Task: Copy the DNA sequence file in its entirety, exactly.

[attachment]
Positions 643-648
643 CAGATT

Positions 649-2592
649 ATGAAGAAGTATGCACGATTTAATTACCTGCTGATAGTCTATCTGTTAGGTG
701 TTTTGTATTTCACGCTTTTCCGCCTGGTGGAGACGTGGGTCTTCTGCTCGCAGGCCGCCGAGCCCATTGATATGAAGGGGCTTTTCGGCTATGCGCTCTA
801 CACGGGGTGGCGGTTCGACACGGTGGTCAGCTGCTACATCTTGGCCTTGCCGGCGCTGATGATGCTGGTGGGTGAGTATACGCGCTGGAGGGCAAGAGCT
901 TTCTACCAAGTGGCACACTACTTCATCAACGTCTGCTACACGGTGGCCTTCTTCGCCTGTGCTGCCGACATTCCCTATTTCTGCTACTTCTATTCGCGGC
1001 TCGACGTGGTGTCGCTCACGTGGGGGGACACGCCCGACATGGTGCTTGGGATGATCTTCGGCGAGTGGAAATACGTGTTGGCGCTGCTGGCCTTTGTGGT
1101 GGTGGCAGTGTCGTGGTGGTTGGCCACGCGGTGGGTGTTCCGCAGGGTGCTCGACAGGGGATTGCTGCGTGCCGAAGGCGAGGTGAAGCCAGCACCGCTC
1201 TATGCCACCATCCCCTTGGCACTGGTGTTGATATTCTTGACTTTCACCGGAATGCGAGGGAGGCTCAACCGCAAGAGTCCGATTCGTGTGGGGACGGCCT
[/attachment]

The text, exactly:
Positions 643-648
643 CAGATT

Positions 649-2592
649 ATGAAGAAGTATGCACGATTTAATTACCTGCTGATAGTCTATCTGTTAGGTG
701 TTTTGTATTTCACGCTTTTCCGCCTGGTGGAGACGTGGGTCTTCTGCTCGCAGGCCGCCGAGCCCATTGATATGAAGGGGCTTTTCGGCTATGCGCTCTA
801 CACGGGGTGGCGGTTCGACACGGTGGTCAGCTGCTACATCTTGGCCTTGCCGGCGCTGATGATGCTGGTGGGTGAGTATACGCGCTGGAGGGCAAGAGCT
901 TTCTACCAAGTGGCACACTACTTCATCAACGTCTGCTACACGGTGGCCTTCTTCGCCTGTGCTGCCGACATTCCCTATTTCTGCTACTTCTATTCGCGGC
1001 TCGACGTGGTGTCGCTCACGTGGGGGGACACGCCCGACATGGTGCTTGGGATGATCTTCGGCGAGTGGAAATACGTGTTGGCGCTGCTGGCCTTTGTGGT
1101 GGTGGCAGTGTCGTGGTGGTTGGCCACGCGGTGGGTGTTCCGCAGGGTGCTCGACAGGGGATTGCTGCGTGCCGAAGGCGAGGTGAAGCCAGCACCGCTC
1201 TATGCCACCATCCCCTTGGCACTGGTGTTGATATTCTTGACTTTCACCGGAATGCGAGGGAGGCTCAACCGCAAGAGTCCGATTCGTGTGGGGACGGCCT